By Barbra Murray
In the third quarter of 2018, single-tenant net lease medical properties recorded a 22-basis-point year-over-year increase in cap rates, according to The Boulder Group’s latest Medical Sector Net Lease Report.
The cap rate for single-tenant net lease medical properties priced below $10 million went from 6.25 percent in the third quarter of 2017 to 6.47 in the third quarter of 2018. The source of the increase is the rise of for-sale properties fitting a certain profile.
“Investors continue to demand new construction medical assets as a primary acquisition target, which leads sellers of lower quality assets to add supply to the market,” Jimmy Goodman, partner with The Boulder Group, told Commercial Property Executive. “Lower quality assets are considered shorter term leased properties, [properties with] tenants with a lack of credit and properties located in secondary markets.” Non-investment grade tenants accounted for 75 percent of the net lease medical sector in the third quarter, per the report.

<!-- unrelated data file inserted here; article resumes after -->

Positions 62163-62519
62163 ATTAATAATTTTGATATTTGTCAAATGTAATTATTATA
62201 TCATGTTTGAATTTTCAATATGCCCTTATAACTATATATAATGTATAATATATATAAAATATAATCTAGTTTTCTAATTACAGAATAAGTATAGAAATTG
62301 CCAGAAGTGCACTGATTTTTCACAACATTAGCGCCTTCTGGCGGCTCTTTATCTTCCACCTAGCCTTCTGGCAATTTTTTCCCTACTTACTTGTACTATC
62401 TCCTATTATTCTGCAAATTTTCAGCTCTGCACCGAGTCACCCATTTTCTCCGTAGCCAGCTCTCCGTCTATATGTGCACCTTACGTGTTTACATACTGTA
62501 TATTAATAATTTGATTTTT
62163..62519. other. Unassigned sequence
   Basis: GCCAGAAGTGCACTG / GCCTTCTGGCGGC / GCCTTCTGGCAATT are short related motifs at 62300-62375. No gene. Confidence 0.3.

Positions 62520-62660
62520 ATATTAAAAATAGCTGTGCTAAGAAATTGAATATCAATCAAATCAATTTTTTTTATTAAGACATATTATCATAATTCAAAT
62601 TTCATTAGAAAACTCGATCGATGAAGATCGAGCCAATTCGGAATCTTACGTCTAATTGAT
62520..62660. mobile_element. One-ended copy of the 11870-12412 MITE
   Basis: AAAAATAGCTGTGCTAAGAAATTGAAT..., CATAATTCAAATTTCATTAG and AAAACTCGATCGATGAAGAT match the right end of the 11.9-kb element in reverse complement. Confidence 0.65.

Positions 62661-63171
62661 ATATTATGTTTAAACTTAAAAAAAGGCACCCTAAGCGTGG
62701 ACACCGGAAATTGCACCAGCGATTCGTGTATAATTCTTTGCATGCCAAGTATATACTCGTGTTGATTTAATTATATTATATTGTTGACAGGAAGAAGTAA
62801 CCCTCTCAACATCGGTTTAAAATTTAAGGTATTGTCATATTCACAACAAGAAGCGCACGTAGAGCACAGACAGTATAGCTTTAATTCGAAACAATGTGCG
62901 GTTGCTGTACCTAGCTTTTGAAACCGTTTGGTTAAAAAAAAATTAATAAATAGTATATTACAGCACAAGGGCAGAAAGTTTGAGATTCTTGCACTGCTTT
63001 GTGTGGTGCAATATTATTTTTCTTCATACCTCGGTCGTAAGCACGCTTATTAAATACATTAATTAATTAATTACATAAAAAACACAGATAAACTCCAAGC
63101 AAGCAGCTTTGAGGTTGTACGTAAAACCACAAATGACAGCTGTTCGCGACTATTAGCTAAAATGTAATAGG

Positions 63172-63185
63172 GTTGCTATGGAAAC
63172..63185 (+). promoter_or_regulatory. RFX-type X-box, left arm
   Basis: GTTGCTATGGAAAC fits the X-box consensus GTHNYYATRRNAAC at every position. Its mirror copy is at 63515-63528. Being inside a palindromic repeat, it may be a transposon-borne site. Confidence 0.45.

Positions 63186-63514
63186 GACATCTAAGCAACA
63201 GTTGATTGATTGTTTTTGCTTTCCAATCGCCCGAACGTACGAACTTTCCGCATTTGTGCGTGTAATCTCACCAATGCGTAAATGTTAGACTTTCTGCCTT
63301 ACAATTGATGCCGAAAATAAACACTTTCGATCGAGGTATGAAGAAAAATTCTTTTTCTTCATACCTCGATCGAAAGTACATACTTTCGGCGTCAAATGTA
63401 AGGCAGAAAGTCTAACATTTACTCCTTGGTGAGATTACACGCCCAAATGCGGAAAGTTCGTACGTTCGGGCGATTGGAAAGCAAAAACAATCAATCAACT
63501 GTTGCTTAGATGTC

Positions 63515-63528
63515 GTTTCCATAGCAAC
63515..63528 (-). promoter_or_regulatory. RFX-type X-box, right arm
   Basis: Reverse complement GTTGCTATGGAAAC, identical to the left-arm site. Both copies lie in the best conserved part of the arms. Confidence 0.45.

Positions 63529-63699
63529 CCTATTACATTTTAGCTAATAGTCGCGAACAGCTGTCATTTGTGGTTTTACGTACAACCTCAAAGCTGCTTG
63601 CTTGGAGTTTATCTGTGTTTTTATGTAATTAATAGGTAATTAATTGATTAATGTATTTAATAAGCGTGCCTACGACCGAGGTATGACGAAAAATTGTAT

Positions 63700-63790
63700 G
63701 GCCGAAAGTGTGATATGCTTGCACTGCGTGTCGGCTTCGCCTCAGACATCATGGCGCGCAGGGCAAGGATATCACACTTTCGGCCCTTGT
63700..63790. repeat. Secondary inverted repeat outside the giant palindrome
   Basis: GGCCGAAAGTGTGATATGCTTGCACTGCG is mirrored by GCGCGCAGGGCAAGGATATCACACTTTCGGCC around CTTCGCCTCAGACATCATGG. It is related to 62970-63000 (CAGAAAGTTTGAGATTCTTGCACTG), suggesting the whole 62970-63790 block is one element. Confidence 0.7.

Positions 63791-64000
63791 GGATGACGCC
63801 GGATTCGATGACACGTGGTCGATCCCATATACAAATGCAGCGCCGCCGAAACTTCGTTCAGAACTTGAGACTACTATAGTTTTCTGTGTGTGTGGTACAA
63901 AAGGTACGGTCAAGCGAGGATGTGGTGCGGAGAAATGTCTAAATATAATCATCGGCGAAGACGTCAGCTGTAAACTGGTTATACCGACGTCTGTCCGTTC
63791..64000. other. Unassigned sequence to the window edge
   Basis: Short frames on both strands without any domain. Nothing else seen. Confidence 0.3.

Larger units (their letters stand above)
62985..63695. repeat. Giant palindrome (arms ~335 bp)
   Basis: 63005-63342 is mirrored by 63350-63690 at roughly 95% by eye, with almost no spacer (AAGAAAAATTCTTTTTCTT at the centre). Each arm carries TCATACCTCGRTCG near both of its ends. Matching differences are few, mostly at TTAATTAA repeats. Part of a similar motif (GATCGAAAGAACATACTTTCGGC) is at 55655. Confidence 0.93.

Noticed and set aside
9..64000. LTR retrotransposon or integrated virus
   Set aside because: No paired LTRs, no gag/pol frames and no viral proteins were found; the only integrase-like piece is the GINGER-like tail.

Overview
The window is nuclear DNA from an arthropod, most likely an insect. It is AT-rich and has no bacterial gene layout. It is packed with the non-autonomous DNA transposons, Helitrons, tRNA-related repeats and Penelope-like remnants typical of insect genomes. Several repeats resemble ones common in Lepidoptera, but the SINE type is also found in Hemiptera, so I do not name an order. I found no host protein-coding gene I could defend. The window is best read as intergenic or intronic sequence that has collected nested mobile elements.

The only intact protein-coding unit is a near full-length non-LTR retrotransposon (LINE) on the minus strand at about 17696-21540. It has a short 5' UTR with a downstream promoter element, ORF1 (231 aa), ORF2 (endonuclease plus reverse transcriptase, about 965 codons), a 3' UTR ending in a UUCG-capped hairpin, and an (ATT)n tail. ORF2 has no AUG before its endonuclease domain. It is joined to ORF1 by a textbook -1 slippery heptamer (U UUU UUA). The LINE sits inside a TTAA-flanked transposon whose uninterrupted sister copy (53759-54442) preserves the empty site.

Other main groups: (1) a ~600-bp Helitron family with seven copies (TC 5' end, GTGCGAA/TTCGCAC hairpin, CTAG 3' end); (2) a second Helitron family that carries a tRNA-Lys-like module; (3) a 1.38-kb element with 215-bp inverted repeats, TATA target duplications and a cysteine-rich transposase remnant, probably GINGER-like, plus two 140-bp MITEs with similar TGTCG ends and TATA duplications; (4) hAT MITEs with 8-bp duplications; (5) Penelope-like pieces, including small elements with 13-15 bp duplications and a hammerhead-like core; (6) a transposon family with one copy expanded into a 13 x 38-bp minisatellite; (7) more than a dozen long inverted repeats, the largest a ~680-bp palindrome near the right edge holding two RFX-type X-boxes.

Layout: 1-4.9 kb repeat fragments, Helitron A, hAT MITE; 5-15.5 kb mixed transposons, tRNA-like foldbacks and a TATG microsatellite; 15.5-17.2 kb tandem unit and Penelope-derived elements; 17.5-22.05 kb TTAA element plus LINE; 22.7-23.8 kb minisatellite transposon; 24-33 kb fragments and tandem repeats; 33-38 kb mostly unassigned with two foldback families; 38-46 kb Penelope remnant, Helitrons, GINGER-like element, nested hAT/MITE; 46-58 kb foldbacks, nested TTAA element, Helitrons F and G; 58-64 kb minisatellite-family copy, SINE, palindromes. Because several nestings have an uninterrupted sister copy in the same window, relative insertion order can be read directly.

Elaborating on the tenant factor, Goodman added, “Investment grade medical tenants and tenants affiliated with major hospital brands continue to garner the lowest cap rates.” And within that group, dialysis-related assets, which comprise more than 55 percent to the net lease medical sector, feature the lowest numbers; these properties recorded a 6 percent cap rate in the third quarter, compared to urgent care properties’ 7.3 percent cap rate.
More specifically, he continued, “New construction dialysis centers tenanted by Fresenius and DaVita set the bar for the lower end for cap rates within the medical net lease sector.” The top transactions of the third quarter included the sale of a DaVita dialysis center in the Los Angeles suburb of Glendale, Calif., for approximately $5.1 million, or $674 per square foot. In Corpus Christi, Texas, properties leased to DaVita and Fresenius sold for $618 and $428 per square foot, respectively.
The outlook for the single-tenant net lease medical sector remains positive. Not even the topic of health-care reform, which was so prominent just two years ago, is expected to have an impact on the sector’s desirability. “Health-care reform has not been a focal point when investors are evaluating net lease medical assets. Investors believe in the long-term viability of medical tenants due to the continuing aging population,” Goodman said. “Medical assets also tend to have a built-in repeat client base once the tenant establishes themselves in a new location.” And the sector’s resistance to e-commerce will also continue to spur investor activity.
Image courtesy of The Boulder Group